Displaying items by tag: Boffalongo

Today's 70s Song You Should Know: 'Dancing In The Moonlight' By Boffalongo

22 June, 2023

Even in the one-hit wonder rich era of the 1970s, the King Harvest hit "Dancing In The Moonlight" was something memorable. It was recorded as a single by the band in 1972 and released as a single in France, but they couldn't interest a label in the song. The band disbanded six months later and more than year after the song was recorded, it was picked up Perception Records, a small label that mostly specialized in jazz and R&B releases.

"Dancing In The Moonlight" eventually went to #13 on the Billboard American Top 40 chart and #5 on Canada's RPM chart. The band recorded an album to accompany the single, but it peaked at #134 on the album charts. And after a follow-up album in 1974 (with a slightly different lineup), King Harvest was no more.

But this version of the song was actually the second time the song had been recorded.

It had been written in 1970 by Sean Kelly, who was a member of an upstate New York band named Boffalongo. He wrote the song while recovering from a vicious assault by a gang:

On a trip to St. Croix in 1969, I was the first victim of a vicious St. Croix gang who eventually murdered 8 American tourists. At that time, I suffered multiple facial fractures and wounds and was left for dead. While I was recovering, I wrote "Dancin In The Moonlight" in which I envisioned an alternate reality, the dream of a peaceful and joyful celebration of life. The song became a huge hit and was recorded by many musicians worldwide. "Dancin In The Moonlight" continues to be popular to this day.

In 1971 I ran a night club called "The Grass Shack" in St. Thomas Virgin Islands with Alex Brooks, Larry Hoppen, Bob Leinbach, Milton Jay, Wells Kelly, Paul Lisseck and Bobby Simone, the former road manager for the Mama's & The Papa's, and a host of other friends. After that, I joined a band named "Boffolongo" with Larry Hoppen (later of Orleans) and my brother Wells. My original version of "Dancin In The Moonlight" was on the Boffolongo album "Beyond Your Head" released in 1970, which featured my brother Wells on drums and Larry Hoppen on guitar and myself on lead vocal.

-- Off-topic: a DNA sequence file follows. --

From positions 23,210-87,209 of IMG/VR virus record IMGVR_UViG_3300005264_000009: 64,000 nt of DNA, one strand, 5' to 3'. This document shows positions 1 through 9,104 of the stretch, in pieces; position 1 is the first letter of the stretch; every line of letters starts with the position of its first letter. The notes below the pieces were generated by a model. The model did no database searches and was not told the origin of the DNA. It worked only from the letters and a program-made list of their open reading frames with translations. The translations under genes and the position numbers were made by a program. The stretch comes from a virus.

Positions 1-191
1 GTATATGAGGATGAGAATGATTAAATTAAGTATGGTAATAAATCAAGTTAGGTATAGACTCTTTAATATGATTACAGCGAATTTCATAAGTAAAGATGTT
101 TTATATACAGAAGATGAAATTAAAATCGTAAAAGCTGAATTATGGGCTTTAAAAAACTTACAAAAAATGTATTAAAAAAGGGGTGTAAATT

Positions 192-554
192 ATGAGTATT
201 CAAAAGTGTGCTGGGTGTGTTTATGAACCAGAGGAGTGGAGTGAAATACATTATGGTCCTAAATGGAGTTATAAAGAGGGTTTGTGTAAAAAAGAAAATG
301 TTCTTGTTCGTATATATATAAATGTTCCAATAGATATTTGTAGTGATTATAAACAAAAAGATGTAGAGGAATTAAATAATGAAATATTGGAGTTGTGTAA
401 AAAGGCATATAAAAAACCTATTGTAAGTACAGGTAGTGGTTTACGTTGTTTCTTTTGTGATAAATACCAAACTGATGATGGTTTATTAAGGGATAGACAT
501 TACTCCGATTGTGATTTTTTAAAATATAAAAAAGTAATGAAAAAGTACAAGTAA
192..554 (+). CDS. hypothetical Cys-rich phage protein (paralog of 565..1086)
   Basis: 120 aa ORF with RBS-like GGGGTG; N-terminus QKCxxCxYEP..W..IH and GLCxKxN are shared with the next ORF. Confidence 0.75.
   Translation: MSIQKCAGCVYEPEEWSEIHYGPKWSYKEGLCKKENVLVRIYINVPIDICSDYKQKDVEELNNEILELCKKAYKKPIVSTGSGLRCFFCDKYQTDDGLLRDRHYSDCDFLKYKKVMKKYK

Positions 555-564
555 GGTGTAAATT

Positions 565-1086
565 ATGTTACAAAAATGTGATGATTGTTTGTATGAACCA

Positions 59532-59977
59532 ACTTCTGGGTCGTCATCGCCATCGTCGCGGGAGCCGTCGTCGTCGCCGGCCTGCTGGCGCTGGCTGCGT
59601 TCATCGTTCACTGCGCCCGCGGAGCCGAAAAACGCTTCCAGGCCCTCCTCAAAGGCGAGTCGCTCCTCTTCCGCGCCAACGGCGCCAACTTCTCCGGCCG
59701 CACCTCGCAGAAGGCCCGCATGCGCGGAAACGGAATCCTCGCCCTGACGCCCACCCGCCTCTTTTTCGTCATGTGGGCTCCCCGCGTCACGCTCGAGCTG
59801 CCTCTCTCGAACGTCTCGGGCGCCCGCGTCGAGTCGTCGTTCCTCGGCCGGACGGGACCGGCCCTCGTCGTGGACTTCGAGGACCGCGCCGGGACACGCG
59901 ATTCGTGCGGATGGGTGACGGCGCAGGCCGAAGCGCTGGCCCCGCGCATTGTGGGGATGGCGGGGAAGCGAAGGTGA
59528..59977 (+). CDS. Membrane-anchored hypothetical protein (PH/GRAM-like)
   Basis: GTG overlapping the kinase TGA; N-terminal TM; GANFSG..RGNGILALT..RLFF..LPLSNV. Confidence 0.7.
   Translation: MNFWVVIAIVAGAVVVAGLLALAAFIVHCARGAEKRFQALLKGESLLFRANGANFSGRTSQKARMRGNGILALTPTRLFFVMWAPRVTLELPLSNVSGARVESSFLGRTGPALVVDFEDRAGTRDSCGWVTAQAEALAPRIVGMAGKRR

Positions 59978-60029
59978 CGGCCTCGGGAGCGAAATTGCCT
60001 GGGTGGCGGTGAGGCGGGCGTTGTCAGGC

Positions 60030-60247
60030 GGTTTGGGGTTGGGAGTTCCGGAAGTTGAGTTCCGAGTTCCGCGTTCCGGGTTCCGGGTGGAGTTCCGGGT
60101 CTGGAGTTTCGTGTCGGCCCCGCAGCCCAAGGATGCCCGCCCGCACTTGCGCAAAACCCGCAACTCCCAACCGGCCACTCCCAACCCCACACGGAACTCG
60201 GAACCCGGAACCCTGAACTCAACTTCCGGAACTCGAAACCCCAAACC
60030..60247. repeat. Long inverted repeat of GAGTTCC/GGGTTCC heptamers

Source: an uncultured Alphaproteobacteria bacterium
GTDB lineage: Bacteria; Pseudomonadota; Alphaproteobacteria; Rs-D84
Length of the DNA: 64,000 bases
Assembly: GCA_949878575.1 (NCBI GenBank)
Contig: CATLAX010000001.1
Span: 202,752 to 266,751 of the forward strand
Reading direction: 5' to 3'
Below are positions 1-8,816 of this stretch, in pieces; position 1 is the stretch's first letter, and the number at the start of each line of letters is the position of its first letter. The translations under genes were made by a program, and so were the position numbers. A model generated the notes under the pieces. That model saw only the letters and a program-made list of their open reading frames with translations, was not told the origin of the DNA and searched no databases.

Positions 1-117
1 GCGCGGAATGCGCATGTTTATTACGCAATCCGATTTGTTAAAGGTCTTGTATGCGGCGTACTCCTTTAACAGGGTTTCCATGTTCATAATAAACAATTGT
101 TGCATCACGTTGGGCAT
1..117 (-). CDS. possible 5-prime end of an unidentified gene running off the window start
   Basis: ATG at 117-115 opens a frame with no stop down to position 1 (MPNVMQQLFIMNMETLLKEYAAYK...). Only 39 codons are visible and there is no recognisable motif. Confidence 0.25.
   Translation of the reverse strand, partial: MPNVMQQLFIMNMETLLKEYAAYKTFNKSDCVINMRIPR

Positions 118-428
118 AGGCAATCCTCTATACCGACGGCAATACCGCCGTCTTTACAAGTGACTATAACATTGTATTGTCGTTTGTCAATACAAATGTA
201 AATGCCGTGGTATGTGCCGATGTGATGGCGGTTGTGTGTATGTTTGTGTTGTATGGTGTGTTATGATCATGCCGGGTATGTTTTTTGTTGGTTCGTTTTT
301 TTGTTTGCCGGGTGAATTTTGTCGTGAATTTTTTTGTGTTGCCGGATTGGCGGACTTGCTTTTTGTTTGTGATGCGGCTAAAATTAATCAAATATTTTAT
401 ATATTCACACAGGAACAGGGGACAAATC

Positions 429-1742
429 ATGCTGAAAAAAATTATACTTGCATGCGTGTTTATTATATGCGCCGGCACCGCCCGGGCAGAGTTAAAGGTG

A year later, Wells Kelly was in Paris playing drums in King Harvest, along with former Boffalongo member Dave "Doc" Robinson, who was the band's lead vocalist, bassist, and keyboardist.

When King Harvest broke up, Wells Kelly went on to be a founding member of Orleans while Sean Kelly struggled with health problems:

Roughly a year later in 1973, while meditating with Maharishi Mahesh Yogi at a teacher training course in Spain, I was notified that my old Cornell friends in the band "King Harvest" had a big hit with "Dancin in the moonlight". They invited me to join the group and tour in support of the hit record. Later that year we recorded an album that was never released until 2007 entitled "King Harvest: The Lost Tapes" featuring 5 songs that I wrote or co-wrote and on which I played and sang.

After having toured with King Harvest, I settled down in the Ithaca NY area in 1974. I had some less than successful low back surgery that took me out of commission for many years. I continued to write songs, frequently collaborating with my brother, Wells, who was a brilliant musician. Wells performed and recorded with many great musicians including "Al Kooper", "The Beach Boys", "Bonnie Raitt" and many others. He was a founding member of the group "Orleans" and played and recorded with them for years. During Wells's tenure with the band, I also co-wrote several songs for "Orleans". After his tragic death in 1984, I found it too painful to work on music and pursued other interests. I received a Masters degree in Social Work and Psychotherapy from Syracuse University. For many years, I have been employed as a social worker/psychotherapist.

The Boffalongo version of "Dancing In The Moonlight" is breezy and fun, but you can also see why it wasn't a hit. The King Harvest version is a bit more-stripped down and doesn't include as much jazzy doodling as the original version. But the original is worth hearing and it's a fun look at what might have been.

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